clock menu more-arrow no yes mobile

Filed under:

Delmarva Shorebirds rotation shining in start of season

New, 2 comments

The Delmarva Shorebirds are 8-2 to start the South Atlantic League season and their pitching is the main reason why. 

MLB: Spring Training-Tampa Bay Rays at Baltimore Orioles Jonathan Dyer-USA TODAY Sports

While the minor league season is still in its early stages, it is important to not overreact to anything that is good or bad. With that being said, the Delmarva Shorebirds (Baltimore Orioles) have won eight of their first ten games of the season and the rotation they have is the main reason why.

After ten games, the team has an ERA of 2.15, which is the lowest in the South Atlantic League. Plus, they have the fewest walks in the SAL and their 93 strikeouts are tied with Lakewood for the fourth most strikeouts in the league.

Right now, their rotation is headlined by right-hander Michael Baumann. Baumann, who was a third-round pick in last year’s MLB Draft out of Jacksonville, had 19 strikeouts in his first two outings. At Short-Season Aberdeen a season ago, he had 41 K’s in 41.1 innings with hitters batting .168 against him.

When John did his rankings of the top Orioles prospects in the system back in January, he had Baumann as the sixth-best player in the organization. Here is what he had to say:

6) Michael Baumann, RHP, Grade B-: Age 22, third round pick in 2017 from Jacksonville University; Minnesota native posted 1.31 ERA, 41/19 K/BB in 41 innings in New York-Penn League, only 25 hits; physical 6-4, 225 pounder with 90-95 MPH fastball, along with solid slider and change-up; command needs tightening and unclear if he starts or relieves at highest levels, although he did enough in his debut to remain in the rotation for now; ETA 2020.

As John writes, Baumann can get the fastball into the mid-90’s and can even touch 97-miles-per-hour. If he can get the secondary pitches in the zone for strikes, that will only help him as a pitcher. In the small sample size last year, he got hitters to hit groundballs 47.1 percent of the time (according to FanGraphs). Here is some video of Baumann courtesy of Adam McInturff of 2080Ball.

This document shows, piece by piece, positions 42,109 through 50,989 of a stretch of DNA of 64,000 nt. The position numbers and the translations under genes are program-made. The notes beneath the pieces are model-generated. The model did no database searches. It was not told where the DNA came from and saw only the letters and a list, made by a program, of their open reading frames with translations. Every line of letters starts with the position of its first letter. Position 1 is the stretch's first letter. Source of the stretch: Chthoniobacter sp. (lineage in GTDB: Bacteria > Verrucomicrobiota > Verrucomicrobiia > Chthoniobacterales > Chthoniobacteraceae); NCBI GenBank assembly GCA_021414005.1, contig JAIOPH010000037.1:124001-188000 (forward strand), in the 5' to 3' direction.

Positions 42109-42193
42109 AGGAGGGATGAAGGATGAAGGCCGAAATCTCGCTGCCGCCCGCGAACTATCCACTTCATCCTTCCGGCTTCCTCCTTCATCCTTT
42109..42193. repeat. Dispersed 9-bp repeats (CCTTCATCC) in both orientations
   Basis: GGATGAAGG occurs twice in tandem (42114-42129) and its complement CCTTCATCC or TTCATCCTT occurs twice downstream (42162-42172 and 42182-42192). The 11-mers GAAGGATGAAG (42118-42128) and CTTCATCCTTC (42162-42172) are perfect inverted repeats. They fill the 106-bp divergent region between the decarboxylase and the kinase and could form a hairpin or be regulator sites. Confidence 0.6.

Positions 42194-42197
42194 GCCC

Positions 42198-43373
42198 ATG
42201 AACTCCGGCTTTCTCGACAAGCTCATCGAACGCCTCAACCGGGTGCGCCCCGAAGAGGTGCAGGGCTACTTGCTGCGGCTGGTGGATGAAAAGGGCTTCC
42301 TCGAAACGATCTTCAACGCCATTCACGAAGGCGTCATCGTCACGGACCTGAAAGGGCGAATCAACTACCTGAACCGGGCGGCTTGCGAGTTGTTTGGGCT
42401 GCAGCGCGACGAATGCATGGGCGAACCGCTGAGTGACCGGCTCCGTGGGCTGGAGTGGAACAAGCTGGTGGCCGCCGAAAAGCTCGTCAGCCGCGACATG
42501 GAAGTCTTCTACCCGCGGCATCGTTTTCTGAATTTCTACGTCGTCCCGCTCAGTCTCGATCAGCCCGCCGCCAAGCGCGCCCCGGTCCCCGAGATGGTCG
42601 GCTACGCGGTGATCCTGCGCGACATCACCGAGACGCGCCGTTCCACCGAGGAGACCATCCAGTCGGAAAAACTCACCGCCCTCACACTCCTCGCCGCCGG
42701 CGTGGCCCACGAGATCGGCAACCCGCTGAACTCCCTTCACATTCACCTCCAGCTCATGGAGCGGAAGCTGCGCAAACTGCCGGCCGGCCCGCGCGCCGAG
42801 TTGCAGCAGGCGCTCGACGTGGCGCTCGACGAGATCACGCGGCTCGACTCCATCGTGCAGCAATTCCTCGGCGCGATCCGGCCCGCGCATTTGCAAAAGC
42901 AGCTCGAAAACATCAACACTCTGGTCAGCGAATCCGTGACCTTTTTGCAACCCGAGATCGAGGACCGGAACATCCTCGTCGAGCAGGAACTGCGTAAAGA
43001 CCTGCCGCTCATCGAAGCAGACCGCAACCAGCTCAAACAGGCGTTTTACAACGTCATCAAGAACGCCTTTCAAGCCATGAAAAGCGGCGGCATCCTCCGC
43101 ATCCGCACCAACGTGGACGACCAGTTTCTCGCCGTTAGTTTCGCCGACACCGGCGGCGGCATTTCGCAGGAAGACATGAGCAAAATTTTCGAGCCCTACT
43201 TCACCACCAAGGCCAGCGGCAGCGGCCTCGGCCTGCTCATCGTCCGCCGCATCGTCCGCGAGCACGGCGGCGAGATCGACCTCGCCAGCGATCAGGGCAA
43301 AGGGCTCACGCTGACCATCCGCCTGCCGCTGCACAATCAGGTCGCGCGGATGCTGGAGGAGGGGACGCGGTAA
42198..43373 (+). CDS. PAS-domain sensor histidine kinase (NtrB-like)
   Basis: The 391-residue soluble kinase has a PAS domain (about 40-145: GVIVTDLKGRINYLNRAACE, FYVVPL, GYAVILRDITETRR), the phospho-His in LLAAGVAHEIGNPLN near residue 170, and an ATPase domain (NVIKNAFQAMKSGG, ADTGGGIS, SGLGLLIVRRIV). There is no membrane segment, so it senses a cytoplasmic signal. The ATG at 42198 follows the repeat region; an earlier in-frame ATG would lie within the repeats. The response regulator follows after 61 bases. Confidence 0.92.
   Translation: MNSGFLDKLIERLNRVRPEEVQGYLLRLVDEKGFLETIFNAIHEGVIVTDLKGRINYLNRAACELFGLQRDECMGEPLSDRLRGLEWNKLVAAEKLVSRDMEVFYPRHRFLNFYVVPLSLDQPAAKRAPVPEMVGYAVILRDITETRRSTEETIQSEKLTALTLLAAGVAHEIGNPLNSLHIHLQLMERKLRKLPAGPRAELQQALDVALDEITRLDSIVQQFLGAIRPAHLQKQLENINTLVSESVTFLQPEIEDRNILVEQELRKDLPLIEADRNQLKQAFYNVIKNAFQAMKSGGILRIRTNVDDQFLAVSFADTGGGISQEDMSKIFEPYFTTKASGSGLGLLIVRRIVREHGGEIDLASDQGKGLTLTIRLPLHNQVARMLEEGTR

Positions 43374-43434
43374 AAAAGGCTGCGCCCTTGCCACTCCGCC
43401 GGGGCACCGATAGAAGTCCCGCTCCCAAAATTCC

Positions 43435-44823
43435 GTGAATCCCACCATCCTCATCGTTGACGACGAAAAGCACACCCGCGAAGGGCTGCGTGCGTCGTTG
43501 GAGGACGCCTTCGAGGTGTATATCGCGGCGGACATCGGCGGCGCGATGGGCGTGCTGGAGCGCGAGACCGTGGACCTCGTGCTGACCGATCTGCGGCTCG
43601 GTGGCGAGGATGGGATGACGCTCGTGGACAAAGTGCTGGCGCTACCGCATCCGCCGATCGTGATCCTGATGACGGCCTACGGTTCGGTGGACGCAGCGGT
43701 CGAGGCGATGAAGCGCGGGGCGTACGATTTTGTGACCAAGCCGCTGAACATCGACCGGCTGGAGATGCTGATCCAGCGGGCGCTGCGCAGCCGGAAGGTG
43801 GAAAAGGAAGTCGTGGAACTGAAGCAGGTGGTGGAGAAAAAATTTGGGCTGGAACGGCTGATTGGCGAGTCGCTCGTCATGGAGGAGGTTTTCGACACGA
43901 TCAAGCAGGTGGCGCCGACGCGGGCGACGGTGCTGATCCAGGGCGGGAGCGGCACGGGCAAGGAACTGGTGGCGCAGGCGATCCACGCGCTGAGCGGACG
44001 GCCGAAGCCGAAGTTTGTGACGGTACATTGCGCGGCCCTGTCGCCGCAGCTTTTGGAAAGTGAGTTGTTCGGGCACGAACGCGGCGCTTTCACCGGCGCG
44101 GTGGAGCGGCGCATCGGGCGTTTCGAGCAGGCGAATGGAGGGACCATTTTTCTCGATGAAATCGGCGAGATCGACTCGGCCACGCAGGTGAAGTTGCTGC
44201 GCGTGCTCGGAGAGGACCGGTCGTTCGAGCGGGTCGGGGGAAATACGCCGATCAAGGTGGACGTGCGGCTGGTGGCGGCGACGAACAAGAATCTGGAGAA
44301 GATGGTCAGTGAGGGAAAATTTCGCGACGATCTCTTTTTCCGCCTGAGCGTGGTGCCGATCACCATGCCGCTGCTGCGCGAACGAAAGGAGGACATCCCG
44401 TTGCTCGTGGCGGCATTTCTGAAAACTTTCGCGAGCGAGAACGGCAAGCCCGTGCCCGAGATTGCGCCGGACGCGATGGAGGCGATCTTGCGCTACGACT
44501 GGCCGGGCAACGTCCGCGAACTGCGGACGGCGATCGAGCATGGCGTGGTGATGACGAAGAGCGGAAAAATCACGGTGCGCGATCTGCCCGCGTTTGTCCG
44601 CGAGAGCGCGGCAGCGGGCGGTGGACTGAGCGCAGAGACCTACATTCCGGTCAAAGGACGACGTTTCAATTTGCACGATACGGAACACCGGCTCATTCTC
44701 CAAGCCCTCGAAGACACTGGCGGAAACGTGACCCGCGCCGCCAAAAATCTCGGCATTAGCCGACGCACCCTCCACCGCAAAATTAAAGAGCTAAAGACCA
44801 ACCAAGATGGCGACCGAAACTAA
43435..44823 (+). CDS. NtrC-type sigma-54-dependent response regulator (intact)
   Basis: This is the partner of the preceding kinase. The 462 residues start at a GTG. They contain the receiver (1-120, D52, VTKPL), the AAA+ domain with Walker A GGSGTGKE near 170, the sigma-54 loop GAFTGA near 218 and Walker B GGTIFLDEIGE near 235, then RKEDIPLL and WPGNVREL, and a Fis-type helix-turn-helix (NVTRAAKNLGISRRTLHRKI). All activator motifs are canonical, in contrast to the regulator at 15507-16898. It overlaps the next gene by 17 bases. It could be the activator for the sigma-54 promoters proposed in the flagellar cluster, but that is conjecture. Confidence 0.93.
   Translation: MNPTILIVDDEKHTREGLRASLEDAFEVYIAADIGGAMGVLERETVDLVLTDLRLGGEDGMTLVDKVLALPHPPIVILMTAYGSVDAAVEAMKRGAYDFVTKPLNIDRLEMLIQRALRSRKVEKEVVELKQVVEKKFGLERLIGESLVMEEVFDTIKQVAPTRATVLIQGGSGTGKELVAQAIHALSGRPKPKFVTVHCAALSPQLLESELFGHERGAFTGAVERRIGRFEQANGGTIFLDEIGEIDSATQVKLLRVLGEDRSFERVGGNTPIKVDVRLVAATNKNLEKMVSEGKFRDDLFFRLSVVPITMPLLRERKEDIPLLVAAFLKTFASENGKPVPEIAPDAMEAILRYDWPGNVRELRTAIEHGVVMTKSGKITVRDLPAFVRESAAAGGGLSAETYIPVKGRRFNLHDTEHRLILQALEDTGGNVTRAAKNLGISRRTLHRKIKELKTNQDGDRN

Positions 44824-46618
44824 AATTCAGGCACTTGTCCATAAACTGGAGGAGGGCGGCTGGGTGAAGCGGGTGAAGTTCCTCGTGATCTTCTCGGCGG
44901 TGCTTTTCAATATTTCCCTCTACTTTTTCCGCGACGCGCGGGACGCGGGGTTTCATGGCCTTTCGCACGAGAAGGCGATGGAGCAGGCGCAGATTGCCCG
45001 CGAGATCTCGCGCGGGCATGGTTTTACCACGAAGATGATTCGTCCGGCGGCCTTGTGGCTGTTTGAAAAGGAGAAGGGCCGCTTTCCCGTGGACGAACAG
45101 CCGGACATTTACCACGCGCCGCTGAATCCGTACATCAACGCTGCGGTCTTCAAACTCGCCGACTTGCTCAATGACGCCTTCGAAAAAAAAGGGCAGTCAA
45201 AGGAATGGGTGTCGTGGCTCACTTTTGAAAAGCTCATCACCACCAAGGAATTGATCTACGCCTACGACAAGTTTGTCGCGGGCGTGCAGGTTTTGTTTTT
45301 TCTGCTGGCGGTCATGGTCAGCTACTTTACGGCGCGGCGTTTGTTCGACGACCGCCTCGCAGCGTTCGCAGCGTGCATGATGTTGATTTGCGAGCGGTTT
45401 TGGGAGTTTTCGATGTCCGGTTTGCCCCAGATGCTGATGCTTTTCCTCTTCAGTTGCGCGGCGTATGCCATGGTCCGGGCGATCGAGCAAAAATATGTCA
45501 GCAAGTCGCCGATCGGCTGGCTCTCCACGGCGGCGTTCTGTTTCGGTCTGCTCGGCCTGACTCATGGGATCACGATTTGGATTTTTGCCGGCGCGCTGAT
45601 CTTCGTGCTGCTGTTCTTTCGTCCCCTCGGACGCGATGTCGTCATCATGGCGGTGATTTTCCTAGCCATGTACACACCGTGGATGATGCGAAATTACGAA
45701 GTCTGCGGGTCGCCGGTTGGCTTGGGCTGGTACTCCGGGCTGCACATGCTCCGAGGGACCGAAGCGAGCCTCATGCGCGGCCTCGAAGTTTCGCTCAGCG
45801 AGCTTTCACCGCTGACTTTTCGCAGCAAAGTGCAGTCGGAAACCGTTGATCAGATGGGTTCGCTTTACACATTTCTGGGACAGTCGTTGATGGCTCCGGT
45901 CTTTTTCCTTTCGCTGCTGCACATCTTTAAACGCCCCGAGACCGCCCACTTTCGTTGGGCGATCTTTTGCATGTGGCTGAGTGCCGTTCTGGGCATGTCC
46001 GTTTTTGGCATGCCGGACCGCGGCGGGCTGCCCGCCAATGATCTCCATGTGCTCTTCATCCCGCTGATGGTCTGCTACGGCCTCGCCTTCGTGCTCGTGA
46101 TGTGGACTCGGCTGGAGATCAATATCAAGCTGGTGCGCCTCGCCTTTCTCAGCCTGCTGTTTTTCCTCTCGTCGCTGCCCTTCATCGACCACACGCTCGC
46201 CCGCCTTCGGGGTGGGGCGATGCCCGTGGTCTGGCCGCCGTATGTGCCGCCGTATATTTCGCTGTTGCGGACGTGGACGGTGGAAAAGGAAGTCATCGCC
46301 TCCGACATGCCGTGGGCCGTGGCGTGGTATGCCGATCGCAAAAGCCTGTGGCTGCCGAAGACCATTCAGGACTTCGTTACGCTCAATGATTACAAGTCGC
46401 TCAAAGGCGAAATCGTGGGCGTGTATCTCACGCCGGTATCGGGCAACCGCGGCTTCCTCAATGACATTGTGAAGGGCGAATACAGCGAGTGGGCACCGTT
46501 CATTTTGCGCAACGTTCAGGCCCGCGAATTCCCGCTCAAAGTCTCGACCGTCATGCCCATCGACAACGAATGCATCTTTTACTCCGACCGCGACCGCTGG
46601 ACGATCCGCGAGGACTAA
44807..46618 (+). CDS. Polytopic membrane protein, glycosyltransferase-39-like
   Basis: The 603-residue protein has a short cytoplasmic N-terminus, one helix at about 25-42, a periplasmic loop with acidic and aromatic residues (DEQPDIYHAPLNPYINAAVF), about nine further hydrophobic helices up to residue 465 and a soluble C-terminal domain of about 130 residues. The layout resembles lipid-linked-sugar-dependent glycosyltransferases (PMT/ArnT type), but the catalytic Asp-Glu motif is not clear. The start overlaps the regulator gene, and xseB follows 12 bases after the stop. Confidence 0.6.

If you are a fan of strikeouts, then Zac Lowther is the guy for you. The 21-year-old left-hander out of Xavier threw six no-hit innings and struck out 13 batters against Hickory on April 9. Last year, the Orioles took him with the 74th pick and he was the second left-hander selected behind first-round pick D.J. Hall.

Lowther showed great command at Aberdeen last year when he had 75 strikeouts to 11 walks in 54.1 innings while having a 1.66 ERA in 12 appearances (11 starts). This included a 12-strikeout performance against Tri-City in his second-to-last start of the season (September 2).

In his final year at Xavier, Lowther was a big key to why the Musketeers made the NCAA Tournament as Big East conference champions. His 123 strikeouts were 71 more than the second highest on his team and 32 more than any other pitcher in the conference.

Here is what John said about Lowther:

“Fastball isn’t especially fast around 90 but it plays up due to movement, command, and solid secondary pitches (curve, change); pitchability will make short work of A-ball so Double-A will be the first real test, could be fine number four starter, maybe more, if command remains this impressive at higher levels; ETA 2020.”

Despite the fastball not being high in terms of velocity, it’s his delivery that makes the pitch harder to hit. With more on his unique delivery, Luke Siler of Orioles Hangout talked with John Calvagno from Notes From The Sally. Here is what Luke said:

“Lowther is a 6’ 2” thickly built LHP. He has an abbreviated wind-up and a quick, whippy arm action from a low ¾ arm slot. It looks a little violent at first glance but he puts himself in good position by the time his front foot plants.”

While velocity has been key in this generation of pitching, control is something that isn’t easily taught. He did have 33 walks in his final season at Xavier (15 starts), but he only had one outing last year in which he walked more than two batters (four against Vermont back on August 27). His second start will come Sunday afternoon against Lakewood.

If you throw in left-hander Cameron Bishop’s strong start to the season (six strikeouts in each of his first two starts) along with Hall, the Shorebirds have four main pieces to their six-man rotation. Bishop gave up only three runs in eight starts last year with the Ironbirds (0.78 ERA).

With all of these pitchers in their first full season as professionals, it will be interesting to track how these guys do as the season goes along. With that being said, it is going to be tough for the SAL bats to generate much contact with the confidence these pitchers have right now on the mound.